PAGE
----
Turtle Rock’s Evolve is Struggling, Here is Why

By   /   Mar 16, 2015

Prior to its release, Evolve had the hype of a triple-A title that would give games like Left 4 Dead 2 a run for their money. Evolve certainly had an intriguing gameplay mechanic, but throughout its heavy marketing campaign, players and critiques alike had a streak of doubt about the depth of the game.

Post-release, we can say with confidence that doubt about the game’s impact were not unwarranted. Mind you, Evolve is a pretty good game, with nice mechanics and an interesting multiplayer concept, but the real problem is that its charm only lasts for a few hours.

You’ll play for a day or two as the randomly assigned Hunters; then you’ll spend the next few days trying out the handful of monsters available in the game. What then? Well, that’s the question Evolve has no solid answer to. One could argue that future content would come to rescue, but the fact cannot be ignored that the title wasn’t released without controversy either – there were questions asked about its DLC pricing and the way progression was handled within the game.

What Evolve truly lacked right from the start was re-playability. The shooter game certainly has a concept that works well initially, but it rapidly dies down as becoming repetitive and unexplorable. There isn’t much content in the vanilla release itself, and the way the DLCs are heading don’t really offer much either.

This is in direct contrast to Left 4 Dead 2. Valve is a very smart publishing and game-governing company, because they make sure their games have a simple foundation, yet enough in them to ensure players are hooked. This is why we still talk about seemingly ancient titles like Team Fortress 2, Counter-Strike, and of course our own dear Left 4 Dead.

There’s one thing or the other being offered by Gabe’s company that will pull gamers back to these titles, and that is the secret to the company’s immense success. You could say the same about Blizzard, but that’s an entirely different genre of games, which already have a rich foundation that can be worked on.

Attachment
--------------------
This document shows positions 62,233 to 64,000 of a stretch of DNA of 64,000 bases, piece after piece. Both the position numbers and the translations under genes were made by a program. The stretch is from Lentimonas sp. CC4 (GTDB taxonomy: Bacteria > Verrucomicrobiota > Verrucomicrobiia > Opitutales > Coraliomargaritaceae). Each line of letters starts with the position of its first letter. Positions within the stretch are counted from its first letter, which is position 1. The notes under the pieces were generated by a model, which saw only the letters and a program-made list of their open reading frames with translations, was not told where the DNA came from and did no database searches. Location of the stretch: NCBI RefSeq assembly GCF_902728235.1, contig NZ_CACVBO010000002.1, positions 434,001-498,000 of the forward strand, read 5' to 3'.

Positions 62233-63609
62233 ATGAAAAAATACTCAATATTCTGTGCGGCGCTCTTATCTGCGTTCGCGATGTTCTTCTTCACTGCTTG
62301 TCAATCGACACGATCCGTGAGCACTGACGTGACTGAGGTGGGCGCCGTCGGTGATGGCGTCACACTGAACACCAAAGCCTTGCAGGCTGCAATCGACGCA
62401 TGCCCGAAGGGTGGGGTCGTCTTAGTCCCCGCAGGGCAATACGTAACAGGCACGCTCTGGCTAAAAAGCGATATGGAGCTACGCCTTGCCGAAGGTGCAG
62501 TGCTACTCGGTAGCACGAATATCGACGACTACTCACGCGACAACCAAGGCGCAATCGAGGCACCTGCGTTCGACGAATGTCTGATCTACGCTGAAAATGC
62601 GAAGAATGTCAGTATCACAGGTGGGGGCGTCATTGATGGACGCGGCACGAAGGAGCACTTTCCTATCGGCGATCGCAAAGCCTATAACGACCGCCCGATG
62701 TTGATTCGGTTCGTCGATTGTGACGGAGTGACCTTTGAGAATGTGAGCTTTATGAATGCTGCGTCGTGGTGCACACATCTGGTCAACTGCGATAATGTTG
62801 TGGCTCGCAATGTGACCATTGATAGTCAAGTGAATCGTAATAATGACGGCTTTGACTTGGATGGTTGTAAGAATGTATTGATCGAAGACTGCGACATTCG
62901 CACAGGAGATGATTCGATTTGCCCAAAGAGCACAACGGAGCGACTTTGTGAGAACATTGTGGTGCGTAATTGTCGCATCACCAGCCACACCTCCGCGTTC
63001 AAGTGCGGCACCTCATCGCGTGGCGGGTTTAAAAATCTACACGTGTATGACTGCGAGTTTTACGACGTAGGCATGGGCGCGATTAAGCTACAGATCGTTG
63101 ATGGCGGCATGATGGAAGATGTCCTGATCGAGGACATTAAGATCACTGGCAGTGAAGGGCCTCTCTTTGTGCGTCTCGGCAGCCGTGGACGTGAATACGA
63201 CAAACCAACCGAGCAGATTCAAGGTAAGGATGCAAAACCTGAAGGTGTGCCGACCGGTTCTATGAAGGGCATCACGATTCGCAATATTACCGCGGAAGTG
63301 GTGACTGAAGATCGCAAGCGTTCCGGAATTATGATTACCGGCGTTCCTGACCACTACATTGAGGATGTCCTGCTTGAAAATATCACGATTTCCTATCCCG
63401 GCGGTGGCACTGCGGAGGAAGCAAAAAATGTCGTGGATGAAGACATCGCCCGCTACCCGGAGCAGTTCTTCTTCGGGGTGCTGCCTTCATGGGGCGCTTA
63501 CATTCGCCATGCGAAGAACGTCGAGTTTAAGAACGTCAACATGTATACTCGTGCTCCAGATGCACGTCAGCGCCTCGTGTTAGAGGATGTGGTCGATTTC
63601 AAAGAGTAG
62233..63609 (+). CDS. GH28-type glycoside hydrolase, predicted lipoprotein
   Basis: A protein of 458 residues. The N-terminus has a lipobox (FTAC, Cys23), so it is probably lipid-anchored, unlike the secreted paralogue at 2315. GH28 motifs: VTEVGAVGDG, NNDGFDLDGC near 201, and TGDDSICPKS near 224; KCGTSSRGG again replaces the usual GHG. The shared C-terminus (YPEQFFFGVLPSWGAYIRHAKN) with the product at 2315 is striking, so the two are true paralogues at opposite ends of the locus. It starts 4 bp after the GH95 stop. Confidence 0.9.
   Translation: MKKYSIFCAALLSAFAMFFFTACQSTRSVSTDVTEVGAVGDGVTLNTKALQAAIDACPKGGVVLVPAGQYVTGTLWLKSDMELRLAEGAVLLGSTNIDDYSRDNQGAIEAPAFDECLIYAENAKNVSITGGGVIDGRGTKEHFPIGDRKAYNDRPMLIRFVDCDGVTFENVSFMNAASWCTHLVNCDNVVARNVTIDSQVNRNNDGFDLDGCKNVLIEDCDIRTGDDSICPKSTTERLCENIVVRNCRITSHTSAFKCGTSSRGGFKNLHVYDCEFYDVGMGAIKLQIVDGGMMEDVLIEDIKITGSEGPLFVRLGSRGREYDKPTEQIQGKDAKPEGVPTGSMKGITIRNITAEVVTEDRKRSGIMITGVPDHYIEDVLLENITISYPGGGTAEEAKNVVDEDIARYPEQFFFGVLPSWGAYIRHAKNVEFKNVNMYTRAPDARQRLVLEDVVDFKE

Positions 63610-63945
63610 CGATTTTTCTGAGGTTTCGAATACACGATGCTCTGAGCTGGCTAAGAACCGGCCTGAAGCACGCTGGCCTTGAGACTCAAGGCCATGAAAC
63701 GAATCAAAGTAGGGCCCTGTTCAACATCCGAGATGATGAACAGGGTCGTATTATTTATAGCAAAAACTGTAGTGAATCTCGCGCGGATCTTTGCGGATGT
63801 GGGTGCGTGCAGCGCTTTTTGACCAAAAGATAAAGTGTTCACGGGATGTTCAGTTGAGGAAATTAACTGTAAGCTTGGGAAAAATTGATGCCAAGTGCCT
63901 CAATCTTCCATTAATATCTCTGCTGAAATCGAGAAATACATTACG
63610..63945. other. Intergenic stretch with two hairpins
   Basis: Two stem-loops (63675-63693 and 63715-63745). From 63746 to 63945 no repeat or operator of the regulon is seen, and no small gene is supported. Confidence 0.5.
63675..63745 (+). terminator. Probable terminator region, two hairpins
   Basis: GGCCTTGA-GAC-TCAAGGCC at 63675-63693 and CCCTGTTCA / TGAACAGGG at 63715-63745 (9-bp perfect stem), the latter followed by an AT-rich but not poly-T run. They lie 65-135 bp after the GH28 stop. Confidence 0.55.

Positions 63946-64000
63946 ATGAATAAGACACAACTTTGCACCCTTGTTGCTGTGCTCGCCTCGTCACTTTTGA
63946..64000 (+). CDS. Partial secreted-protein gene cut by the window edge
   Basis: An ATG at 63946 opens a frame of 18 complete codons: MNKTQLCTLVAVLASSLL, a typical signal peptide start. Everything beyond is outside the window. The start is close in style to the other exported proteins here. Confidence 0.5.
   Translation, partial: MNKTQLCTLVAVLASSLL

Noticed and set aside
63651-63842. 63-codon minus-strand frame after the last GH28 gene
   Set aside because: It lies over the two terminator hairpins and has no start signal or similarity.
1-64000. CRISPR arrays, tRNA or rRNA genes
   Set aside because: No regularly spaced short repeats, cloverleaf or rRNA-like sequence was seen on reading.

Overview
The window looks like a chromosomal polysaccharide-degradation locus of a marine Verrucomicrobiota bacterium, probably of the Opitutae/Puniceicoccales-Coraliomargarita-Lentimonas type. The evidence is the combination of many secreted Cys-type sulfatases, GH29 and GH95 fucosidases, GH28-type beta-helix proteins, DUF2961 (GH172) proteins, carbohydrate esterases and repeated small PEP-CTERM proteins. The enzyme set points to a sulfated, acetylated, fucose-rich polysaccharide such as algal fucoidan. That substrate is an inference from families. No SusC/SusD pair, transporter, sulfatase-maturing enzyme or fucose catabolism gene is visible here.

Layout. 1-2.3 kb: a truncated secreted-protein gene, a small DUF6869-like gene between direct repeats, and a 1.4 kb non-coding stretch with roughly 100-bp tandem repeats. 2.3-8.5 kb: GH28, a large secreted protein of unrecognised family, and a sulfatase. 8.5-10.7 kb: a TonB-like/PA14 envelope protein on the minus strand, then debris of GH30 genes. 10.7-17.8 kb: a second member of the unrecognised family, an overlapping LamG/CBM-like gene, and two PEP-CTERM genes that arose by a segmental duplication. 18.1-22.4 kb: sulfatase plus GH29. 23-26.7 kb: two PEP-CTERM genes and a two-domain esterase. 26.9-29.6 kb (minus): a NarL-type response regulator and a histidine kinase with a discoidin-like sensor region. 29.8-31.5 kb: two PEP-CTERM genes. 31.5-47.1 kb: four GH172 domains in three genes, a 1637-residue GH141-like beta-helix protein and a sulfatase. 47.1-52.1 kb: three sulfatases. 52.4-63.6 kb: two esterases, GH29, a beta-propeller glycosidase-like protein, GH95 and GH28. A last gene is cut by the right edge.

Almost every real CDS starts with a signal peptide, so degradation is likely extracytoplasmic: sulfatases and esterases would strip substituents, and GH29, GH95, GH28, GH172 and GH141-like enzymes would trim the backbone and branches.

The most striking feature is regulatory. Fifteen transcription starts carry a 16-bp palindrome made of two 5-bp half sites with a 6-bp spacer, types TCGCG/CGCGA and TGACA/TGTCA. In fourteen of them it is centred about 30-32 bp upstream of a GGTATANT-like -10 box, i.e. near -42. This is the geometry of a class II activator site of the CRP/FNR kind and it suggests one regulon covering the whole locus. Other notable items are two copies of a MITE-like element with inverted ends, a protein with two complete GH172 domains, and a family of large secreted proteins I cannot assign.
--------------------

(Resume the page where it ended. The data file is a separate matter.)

Gameranx explains Evolve’s diminishing impact in the multiplayer-focused genre through statistics. According to them, at release Evolve had a concurrency of 24 thousand players. That’s pretty low for a game which was backed by a huge marketing campaign prior to its release, but the forecasted trend would only be a positive slope, right? Wrong.

At the time of writing, there are only 5,000 concurrent players in Evolve. Compare that to Counter Strike which has 463K concurrent players and you know that Turtle Rock’s title is really struggling. The fact that there are so many characters in the game and you have almost no control of which one you choose at the start gives the players a lack of association when playing as the Hunters.

When playing as the Monsters, the exact opposite happens. There are simply not enough monsters in the retail version, and the ones that are available have limited upgrades and progression system. There aren’t enough customization options either – be it aesthetic ones or those that would vastly enhance the gameplay. Evolve has the basics of a good game, but it lacks the finishing touches to make it interesting for more than a few hours.

There’s also the problem that multiplayer is exclusively versus mode. Left 4 Dead is simply about killing zombies and that’s about it, but what makes the game truly immersive is the co-op mode. I’ve only played a few days of Left 4 Dead 2, but when playing with friends we chose not to have a break for 8 hours of playing time non-stop.

The co-op experience of Left 4 Dead 2 may go against Evolve’s basic concept of hunting and being hunted, but it is one that should’ve been incorporated into the game in some way or the other, as often such small-scaled multiplayer games (restricted to five or so players in a single match) are best when played amongst friends.

Of course, the questionable DLC pricings further add insult to injury. A player who has paid $60 for Evolve would hope that its gameplay would diversify as future DLCs are added, but his/her hopes would be tarnished by the fact that additional money would be required for content that should’ve already been in the game at the time of release.

For this reason, 2K Games needs to decide if they want more money through DLCs, or better longevity by encouraging their consumers through free content. The latter is obviously the better choice if the publishing company wants Evolve to survive for more than a few months.

What are your thoughts about this matter? Are you disappointed by what Evolve has to offer, or do you see all this from an entirely different perspective? Let us know by sharing your thoughts in the comments section below.

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